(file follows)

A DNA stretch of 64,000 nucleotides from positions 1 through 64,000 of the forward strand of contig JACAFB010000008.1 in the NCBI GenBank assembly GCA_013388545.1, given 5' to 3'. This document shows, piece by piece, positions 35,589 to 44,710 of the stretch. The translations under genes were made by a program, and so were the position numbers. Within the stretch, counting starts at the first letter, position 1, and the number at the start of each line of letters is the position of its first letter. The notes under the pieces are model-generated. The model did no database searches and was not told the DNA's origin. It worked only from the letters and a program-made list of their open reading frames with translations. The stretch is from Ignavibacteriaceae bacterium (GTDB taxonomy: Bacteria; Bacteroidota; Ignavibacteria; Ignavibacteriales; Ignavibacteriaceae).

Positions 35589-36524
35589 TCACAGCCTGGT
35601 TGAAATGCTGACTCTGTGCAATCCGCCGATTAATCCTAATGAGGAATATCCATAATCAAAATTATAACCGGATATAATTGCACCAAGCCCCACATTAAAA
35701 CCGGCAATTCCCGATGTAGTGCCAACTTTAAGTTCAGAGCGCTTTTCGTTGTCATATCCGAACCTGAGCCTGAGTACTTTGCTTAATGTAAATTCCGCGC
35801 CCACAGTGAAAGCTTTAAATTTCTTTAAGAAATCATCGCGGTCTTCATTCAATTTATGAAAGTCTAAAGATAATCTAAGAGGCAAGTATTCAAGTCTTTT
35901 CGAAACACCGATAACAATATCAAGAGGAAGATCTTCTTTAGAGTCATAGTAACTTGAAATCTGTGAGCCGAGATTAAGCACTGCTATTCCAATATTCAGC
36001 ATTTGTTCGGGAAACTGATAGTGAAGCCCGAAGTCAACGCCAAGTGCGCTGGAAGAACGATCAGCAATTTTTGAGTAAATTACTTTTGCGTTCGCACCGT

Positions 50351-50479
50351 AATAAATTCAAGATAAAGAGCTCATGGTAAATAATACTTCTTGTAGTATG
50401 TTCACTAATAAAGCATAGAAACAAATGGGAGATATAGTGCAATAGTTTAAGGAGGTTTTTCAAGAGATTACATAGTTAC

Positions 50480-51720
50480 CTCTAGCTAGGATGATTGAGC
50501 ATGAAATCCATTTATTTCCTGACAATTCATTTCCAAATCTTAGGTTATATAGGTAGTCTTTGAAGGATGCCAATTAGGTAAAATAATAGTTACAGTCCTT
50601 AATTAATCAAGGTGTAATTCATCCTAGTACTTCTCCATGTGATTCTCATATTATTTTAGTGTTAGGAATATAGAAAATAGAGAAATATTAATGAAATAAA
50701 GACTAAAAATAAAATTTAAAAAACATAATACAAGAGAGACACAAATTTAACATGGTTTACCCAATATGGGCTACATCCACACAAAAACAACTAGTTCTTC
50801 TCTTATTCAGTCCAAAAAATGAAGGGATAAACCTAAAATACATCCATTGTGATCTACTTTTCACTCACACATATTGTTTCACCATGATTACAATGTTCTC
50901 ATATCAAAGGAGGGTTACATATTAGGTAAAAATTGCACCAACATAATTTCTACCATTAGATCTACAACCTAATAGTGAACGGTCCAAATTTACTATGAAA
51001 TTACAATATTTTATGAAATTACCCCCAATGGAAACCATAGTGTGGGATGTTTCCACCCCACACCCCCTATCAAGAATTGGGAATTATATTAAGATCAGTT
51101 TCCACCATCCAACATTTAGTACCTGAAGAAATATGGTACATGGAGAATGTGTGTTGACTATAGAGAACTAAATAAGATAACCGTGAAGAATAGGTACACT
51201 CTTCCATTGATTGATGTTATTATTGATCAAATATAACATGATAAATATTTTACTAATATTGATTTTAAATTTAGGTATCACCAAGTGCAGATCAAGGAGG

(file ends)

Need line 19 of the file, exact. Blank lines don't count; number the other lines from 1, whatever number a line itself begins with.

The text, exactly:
51001 TTACAATATTTTATGAAATTACCCCCAATGGAAACCATAGTGTGGGATGTTTCCACCCCACACCCCCTATCAAGAATTGGGAATTATATTAAGATCAGTT